EBIT Contribution to the Commission on proposed new EU-wide rules on loss compensation

Brussels, 10 May 2013

To: Tax Policy and Statistics Division, Centre for Tax Policy and Administration

Sent via upload TFDE@oecd.org


  1. This paper forms the contribution of the European Business Initiative on Taxation (EBIT)1 to the Commission on new EU rules for loss compensation for companies doing business in more than one Member State.
    EBIT is a group of leading European-based businesses, which was created in September 2001 to respond to the challenge of modernising direct tax policy in Europe, in order to facilitate business compliance with tax regulations and optimise the environment businesses operate in.
    EBIT thanks the Commission for consulting with business on the introduction of EU-wide rules for cross-border loss relief. EBIT welcomes the efforts undertaken by the Commission in recent months to reach progress in this important area, as part of its wider goal of eliminating existing direct tax obstacles in Europe.

  2. At the same time, EBIT is concerned about the progress made thus far within the EU and the chances for real and practical progress in the near future. In the meantime, the lack of uniform rules on losses continues to obstruct the full potential for growth in cross-border business activity in Europe and increased intra-EU trade, and it is also not consistent with the EU’s Lisbon Objective to improve the overall competitiveness of European companies.
    EBIT urges the Commission and the EU Member States to act now and step up their combined efforts to agree as soon as possible on a new system which is acceptable to all and which takes the business view fully into account. EBIT invites policymakers at both European and Member State level to consider its recommendations for an optimised system as presented below.
    This paper has been produced by the tax practitioners working in EBIT with the support of a team of experts from PricewaterhouseCoopers. It contains the collective views of EBIT and should not be read as a point of view of any individual member of EBIT or of PricewaterhouseCoopers.

  3. Regarding a new EU-wide system for loss compensation, as an ideal, EBIT:
    • Advocates a system which allows for the offsetting of all profits and losses within one group irrespective of the location of the group members and their legal form (IFA London Congress 1998 conclusions);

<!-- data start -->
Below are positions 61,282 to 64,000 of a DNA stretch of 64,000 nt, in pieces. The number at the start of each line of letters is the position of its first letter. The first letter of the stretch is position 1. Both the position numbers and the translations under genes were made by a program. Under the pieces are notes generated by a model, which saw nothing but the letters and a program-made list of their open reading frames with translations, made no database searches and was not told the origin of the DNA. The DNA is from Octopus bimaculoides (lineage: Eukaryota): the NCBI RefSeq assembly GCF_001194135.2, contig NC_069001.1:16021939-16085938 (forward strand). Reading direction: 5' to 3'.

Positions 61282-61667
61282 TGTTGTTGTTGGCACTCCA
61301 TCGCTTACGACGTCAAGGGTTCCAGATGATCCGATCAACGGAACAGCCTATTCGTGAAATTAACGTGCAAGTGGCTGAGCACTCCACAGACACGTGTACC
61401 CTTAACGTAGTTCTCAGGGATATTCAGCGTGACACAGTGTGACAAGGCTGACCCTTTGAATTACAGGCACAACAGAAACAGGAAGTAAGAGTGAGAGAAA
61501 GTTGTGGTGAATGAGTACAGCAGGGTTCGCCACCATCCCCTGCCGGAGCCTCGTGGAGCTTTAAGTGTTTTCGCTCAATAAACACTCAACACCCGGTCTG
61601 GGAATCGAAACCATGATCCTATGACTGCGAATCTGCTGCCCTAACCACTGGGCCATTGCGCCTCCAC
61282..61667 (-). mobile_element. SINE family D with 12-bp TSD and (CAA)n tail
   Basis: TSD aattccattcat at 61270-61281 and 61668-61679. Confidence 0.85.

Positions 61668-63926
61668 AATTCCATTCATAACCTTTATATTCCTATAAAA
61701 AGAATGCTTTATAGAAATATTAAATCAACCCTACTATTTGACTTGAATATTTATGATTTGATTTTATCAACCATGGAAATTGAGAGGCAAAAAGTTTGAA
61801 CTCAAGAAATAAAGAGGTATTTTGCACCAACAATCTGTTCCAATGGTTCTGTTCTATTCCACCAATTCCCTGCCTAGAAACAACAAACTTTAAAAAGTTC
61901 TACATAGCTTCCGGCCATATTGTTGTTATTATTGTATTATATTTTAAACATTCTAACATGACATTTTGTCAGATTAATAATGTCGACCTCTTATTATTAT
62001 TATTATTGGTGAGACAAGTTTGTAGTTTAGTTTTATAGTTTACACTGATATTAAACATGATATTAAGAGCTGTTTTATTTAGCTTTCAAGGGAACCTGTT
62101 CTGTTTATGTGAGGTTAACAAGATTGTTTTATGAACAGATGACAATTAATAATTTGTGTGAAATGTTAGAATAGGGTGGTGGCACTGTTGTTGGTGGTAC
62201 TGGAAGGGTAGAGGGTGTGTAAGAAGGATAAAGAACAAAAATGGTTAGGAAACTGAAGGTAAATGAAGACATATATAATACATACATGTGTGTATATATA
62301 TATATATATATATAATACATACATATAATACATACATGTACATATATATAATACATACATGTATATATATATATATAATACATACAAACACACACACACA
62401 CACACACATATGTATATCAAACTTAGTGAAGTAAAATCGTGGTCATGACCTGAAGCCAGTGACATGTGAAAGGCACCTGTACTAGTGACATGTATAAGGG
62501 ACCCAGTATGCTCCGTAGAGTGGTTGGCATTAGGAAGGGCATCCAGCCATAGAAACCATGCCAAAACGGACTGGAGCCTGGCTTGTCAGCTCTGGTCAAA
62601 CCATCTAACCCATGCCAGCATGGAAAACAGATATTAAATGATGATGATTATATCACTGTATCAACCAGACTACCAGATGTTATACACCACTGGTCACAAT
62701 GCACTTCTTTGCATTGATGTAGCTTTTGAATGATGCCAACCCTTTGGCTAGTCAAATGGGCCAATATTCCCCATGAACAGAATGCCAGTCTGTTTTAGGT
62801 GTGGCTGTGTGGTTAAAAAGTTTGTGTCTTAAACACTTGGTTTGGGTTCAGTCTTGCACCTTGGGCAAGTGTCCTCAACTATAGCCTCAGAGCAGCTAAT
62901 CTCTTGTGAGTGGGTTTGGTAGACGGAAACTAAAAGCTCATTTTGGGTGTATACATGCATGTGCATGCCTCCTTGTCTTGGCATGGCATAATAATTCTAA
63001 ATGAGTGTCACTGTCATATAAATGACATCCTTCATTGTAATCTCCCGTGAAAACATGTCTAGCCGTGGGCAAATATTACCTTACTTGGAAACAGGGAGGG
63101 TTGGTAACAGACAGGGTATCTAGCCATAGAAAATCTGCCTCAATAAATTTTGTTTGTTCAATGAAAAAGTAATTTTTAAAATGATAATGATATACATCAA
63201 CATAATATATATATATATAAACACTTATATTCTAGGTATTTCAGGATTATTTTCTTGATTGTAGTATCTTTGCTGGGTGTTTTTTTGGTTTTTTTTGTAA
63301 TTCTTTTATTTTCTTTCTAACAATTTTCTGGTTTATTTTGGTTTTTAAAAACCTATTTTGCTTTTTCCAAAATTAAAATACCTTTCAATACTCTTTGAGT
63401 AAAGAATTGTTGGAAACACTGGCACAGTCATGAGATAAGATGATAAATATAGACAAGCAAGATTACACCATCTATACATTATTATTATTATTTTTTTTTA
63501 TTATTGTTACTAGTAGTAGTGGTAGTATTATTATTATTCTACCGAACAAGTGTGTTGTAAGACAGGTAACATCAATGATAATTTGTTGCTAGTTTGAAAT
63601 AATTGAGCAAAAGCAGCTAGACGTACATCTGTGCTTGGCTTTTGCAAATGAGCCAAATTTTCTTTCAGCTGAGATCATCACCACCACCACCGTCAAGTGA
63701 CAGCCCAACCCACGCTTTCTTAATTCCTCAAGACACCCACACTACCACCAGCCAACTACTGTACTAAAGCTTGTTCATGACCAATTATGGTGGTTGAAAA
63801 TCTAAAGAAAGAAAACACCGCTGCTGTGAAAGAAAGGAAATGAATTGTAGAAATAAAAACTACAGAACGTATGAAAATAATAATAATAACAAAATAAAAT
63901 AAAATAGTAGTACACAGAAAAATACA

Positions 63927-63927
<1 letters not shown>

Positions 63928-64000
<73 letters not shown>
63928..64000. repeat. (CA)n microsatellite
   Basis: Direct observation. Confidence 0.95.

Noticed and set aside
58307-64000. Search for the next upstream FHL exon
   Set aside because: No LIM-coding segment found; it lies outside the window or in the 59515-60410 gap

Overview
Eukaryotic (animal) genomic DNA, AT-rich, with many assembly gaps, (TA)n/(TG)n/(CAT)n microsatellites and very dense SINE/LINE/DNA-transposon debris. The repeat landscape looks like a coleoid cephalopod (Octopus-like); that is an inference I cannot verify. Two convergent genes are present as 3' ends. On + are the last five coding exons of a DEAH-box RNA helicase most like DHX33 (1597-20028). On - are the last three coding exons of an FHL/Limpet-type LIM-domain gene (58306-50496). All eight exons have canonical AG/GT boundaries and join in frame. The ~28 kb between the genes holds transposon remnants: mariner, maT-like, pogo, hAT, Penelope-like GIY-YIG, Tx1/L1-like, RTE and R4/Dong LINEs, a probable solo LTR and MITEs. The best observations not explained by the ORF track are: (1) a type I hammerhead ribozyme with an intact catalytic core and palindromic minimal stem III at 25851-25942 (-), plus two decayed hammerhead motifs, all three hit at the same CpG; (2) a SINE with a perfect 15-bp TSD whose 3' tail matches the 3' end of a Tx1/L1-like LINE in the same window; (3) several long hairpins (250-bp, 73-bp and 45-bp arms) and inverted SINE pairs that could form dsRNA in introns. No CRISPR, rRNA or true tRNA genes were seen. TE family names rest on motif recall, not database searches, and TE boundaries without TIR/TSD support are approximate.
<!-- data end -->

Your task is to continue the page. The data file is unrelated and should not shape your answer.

• EBIT is of the opinion that foreign subsidiaries should be treated equally to domestic participations with the ability to compensate profits and losses within the same group. In addition, EBIT considers that there should not be a distinction between foreign subsidiaries and foreign permanent establishments (PEs); applying the same rules to both would create uniformity and take away tax reasons to create different legal structures;
    • Believes that these principles should be fully and uniformly applied within the EU as a single territory, consistent with EC law as interpreted by the European Court of Justice.

  4. However, EBIT considers that the creation of a true EU-wide common consolidated tax base (CCTB) allowing businesses to benefit fully from the Single Market is still some way off. Therefore, in line with its consistent approach, EBIT believes that in the meantime, an incremental approach should be adopted with the focus on short-term pragmatic solutions, which are easy to implement and can be complied with by business and are based on clear criteria.

  5. EBIT recommends that, following the withdrawal of its earlier Proposal for a Directive on compensation of cross-border losses (COM(90) 595 final), the Commission, as a first step, should consider conducting further in-depth studies on identified best practice in Europe. EBIT welcomes the Commission’s recent initial steps in this direction, as it believes that doing nothing and simply waiting for the outcome of the Marks & Spencer case is not an option. Eliminating categorically any possibility for tax consolidation, pooling of results and transfer of losses is not an option either and would clearly conflict with the EU’s “Lisbon Objectives” of becoming the most competitive market place in the world.